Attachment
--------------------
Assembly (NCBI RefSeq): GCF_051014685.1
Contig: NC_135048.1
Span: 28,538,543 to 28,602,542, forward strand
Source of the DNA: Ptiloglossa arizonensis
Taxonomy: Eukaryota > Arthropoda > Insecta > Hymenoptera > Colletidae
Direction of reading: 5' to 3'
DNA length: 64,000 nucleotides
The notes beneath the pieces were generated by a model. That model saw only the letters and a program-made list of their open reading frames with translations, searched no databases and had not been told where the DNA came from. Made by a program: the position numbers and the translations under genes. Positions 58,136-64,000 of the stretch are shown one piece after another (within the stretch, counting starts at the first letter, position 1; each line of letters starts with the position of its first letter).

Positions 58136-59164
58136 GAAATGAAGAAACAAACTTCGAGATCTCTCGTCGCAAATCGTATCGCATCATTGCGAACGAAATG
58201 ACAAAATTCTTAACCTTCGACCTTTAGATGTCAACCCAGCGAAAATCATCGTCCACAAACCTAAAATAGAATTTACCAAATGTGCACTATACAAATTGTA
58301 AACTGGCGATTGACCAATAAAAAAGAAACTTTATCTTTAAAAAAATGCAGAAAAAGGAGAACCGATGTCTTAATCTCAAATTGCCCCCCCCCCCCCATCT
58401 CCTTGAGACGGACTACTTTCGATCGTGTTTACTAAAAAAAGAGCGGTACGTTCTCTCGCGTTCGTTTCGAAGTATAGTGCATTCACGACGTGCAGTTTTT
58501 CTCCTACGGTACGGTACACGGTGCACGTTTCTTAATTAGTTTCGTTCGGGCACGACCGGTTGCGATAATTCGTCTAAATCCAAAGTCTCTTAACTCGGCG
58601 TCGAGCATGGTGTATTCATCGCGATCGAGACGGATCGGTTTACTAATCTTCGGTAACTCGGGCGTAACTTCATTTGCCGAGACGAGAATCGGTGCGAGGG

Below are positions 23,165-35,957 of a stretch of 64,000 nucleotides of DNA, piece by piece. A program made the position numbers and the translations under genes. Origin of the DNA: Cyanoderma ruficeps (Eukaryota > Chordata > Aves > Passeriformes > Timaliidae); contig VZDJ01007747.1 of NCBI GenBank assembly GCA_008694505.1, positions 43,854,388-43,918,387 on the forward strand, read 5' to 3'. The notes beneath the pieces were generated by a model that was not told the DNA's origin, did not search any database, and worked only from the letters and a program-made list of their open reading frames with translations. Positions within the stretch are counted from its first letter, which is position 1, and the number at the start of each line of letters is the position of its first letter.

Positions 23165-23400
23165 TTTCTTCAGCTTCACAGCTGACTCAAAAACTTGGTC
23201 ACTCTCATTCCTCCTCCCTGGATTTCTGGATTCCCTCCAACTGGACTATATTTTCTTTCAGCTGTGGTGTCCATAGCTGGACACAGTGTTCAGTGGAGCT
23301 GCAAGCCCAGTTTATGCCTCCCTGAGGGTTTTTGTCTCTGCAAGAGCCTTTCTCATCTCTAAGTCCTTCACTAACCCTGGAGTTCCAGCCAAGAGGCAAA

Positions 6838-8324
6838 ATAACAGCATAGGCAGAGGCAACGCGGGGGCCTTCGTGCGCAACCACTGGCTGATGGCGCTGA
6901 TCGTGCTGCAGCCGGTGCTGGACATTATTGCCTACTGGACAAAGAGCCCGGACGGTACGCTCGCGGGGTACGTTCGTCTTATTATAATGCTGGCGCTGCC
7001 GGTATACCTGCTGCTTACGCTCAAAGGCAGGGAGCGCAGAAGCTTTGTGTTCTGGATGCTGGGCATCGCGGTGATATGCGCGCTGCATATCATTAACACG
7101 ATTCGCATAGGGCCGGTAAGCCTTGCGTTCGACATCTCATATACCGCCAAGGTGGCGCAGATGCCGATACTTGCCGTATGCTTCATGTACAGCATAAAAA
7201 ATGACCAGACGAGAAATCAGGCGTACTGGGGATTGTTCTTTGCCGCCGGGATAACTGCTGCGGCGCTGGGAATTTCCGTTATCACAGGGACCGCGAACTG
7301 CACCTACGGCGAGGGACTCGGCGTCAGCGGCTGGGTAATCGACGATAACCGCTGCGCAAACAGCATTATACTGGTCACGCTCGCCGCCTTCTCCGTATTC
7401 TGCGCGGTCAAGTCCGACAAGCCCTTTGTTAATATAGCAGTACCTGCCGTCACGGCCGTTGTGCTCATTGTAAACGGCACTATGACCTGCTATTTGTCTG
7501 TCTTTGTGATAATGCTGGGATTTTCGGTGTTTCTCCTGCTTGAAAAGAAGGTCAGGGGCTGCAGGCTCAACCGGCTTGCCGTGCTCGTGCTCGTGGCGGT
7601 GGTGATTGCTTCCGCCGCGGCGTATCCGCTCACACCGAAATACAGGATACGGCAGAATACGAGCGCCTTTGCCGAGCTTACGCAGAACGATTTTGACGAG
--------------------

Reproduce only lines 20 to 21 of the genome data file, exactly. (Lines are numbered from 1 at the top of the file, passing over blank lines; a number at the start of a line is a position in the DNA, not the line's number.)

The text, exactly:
23301 GCAAGCCCAGTTTATGCCTCCCTGAGGGTTTTTGTCTCTGCAAGAGCCTTTCTCATCTCTAAGTCCTTCACTAACCCTGGAGTTCCAGCCAAGAGGCAAA

Positions 6838-8324